SSD creams, such as Flamazine, provide broad-spectrum antimicrobial activity and have been widely used in clinical practice for years to minimise the risk of burns becoming infected.
But a Cochrane review of 26 clinical trials – comparing SSD cream with a range of different wound dressings – found the cream could actually delay wound healing.
Trials showed that a number of different dressing types, including polyurethane films, hydrocolloid gels and biosynthetic dressings can be more effective for treatment of moderate burns than SSD or standard chlorhexidine-impregnated gauze dressings. As well as reducing healing times some alternative dressings also reduced pain associated with burns.
There is a wealth of evidence supporting the use of antimicrobial silver-based products and the number of these available has increased significantly recently.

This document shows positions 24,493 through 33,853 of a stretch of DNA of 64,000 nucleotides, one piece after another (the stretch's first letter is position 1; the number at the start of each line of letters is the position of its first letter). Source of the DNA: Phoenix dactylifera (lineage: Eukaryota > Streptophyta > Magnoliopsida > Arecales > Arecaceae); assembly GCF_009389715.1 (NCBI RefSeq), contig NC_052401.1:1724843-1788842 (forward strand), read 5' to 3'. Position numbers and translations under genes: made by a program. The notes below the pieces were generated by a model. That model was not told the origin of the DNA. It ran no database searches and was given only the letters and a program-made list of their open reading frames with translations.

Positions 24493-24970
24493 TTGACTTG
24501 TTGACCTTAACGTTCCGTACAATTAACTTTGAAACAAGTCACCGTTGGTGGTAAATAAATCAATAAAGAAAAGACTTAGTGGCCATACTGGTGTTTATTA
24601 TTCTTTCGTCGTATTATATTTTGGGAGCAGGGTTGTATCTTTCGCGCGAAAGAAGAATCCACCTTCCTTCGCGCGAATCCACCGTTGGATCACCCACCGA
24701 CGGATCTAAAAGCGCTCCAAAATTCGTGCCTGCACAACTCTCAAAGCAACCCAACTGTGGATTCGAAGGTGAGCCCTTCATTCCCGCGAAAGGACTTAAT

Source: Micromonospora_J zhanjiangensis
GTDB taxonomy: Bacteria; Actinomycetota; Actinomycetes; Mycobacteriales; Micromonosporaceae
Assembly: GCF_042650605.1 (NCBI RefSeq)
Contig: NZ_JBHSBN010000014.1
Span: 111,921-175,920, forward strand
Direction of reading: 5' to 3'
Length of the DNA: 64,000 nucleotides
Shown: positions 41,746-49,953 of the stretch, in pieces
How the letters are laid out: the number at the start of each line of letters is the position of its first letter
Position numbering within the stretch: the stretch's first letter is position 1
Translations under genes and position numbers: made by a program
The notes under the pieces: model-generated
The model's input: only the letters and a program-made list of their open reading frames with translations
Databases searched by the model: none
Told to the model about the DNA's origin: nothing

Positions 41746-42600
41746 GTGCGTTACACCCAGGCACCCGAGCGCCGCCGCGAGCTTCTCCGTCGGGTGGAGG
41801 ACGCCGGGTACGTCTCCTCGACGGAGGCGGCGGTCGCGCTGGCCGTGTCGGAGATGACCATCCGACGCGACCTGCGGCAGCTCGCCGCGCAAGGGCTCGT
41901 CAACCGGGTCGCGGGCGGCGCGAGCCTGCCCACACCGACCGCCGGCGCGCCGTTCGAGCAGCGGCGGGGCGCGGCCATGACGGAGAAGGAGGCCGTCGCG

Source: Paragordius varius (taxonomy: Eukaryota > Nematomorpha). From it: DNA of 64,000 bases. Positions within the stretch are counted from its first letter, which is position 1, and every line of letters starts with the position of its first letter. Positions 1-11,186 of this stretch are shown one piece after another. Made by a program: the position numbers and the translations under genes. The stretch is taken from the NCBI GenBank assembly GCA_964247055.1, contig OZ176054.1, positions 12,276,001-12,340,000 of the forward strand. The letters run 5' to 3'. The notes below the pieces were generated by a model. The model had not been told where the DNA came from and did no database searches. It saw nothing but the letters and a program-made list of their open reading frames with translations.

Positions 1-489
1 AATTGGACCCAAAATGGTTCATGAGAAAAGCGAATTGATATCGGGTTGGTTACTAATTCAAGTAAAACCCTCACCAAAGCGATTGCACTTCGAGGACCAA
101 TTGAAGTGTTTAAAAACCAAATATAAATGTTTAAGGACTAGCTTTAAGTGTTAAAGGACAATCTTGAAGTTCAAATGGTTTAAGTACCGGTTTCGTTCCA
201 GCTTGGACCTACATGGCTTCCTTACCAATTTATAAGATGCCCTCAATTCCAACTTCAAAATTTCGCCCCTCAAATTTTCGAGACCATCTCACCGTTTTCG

But tissue viability experts have raised concerns about the overuse of such products and the long-term effects of silver exposure on the body.
Sylvie Hampton, a tissue viability nurse for over 10 years who works as a consultant for Tissue Viability Consultancy Services, said nurses should exercise caution when using any silver-based product.
‘We know silver has an antimicrobial effect and it is particularly effective in treating pseudomonas. But silver dressings are being used indiscriminately and people are dumping huge amounts of silver into wounds,’ she said.
‘Not only is this a huge cost to the NHS but also none of the dressings on the market have been closely analysed, so we have no idea what the long-term side-effects of using these products will be. Nurses should be selective in their use of silver and only use it for short periods of time on appropriate wounds,’ she added.